Regional Gardening Reports :: National Gardening Association

In the Garden:
Southwestern Deserts
July, 2003
Regional Report

Share |

Deciduous grapevines grow over a patio ramada at Pima County (AZ) Cooperative Extension, providing filtered light in summer.

Planting for Energy Savings

Today's thermometer topped 115 degrees, and my air conditioner was cranking on overtime. It's too hot for any sane person to be outdoors planting, but a convenient time to contemplate whether your landscape promotes energy efficiency and relief from the relentless heat. Up to two-thirds of home energy costs go for heating and cooling. Experts say that well-placed trees and shrubs can reduce that amount up to 60 percent.

A good place to start is with the placement of trees. A strategically located tree can cool your house in summer, warm it in winter, and reduce reflected heat and glare.

Determine Exposure
Start by figuring out where the sun is in relation to your home. What are the north, south, east and west exposures? The southern and western exposures are the hottest, with the most direct sunlight. The northern exposure is the coolest and shadiest. If you must create your landscape in increments, start by shading the southern side, which is exposed to the sun for the longest period in summer.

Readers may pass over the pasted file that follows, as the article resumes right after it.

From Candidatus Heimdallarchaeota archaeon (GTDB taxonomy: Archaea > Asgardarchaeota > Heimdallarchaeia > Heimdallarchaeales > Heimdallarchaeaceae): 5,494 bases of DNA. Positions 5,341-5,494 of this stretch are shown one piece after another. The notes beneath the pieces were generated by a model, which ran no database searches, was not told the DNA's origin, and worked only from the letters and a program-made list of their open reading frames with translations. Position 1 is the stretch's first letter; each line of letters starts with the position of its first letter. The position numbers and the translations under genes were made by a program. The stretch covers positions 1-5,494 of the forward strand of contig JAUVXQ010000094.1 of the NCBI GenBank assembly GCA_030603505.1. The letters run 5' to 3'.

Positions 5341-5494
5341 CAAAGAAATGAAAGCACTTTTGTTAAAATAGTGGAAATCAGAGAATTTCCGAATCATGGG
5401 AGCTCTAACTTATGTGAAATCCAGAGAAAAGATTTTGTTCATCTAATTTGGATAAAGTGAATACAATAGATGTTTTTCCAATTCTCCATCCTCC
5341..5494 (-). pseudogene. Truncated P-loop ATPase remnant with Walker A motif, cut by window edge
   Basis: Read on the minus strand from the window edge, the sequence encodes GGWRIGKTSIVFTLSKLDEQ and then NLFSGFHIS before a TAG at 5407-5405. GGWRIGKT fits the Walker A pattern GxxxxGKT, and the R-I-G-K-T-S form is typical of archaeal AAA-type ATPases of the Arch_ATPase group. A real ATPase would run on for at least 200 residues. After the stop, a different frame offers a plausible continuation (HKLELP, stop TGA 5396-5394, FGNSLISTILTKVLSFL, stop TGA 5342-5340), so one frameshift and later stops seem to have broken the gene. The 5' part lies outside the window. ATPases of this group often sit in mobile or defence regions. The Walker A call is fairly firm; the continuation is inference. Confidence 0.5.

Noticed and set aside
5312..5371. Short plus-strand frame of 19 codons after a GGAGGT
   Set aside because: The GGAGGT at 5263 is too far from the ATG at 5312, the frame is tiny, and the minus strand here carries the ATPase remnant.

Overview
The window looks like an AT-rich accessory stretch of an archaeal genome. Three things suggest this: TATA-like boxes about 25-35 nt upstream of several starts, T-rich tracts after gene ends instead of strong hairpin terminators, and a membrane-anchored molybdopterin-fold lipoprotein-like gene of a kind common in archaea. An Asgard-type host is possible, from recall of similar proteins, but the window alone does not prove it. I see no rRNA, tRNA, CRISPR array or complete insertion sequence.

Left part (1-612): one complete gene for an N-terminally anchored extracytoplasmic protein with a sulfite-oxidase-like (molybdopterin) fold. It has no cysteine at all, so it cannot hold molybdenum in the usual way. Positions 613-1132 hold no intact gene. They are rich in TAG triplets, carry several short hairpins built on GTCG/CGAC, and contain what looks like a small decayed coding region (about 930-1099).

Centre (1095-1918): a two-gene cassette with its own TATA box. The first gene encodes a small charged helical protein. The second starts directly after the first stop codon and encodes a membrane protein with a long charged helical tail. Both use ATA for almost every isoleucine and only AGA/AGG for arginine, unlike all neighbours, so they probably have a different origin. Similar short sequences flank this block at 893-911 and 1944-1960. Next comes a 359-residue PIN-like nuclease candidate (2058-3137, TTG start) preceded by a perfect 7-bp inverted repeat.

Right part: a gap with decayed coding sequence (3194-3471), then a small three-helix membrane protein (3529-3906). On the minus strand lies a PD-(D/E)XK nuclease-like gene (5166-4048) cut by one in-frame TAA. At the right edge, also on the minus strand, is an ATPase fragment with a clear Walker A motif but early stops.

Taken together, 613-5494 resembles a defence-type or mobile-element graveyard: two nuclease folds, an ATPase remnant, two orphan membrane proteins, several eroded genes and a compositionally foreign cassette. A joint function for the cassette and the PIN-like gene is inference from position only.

Block the Sun
About 40 to 45 percent of the heat coming into homes comes in through the glass, so your first goal is to have well-placed plants blocking it. Select deciduous trees (those that drop their leaves in the fall) with a wide branching pattern. Their spreading foliage provides needed shade in summer; when temperatures cool in winter, their bare branches allow the sun to shine through the windows to warm your home.

Beyond Trees
Vines can also reduce the sun's intensity around your home. Over the years I've planted a variety of vines on the cement block wall surrounding my home. They reduce the reflected heat and glare that strikes the patio area; and, psychologically, their green foliage provides a cooling respite. Vines also can be trained up trellises and arbors, but make sure the supports are sturdy. My pink trumpet vine and I enjoy a yearly contest: I try a new trellis and the vine tries to tip it over.

We tend to think of big leafy trees as primary shade providers, but cacti and succulents also can provide relief. They cast shadows late in the day when the sun is low, and are well-adapted plants for summer's intense sun and heat. Take some time to sketch where the sun's angles are hitting your house this summer so you will be ready to add some strategically placed plants when fall rolls around.

Care to share your gardening thoughts, insights, triumphs, or disappointments with your fellow gardening enthusiasts? Join the lively discussions on our FaceBook page and receive free daily tips!


Today's site banner is by nmumpton and is called "Gymnocalycium andreae"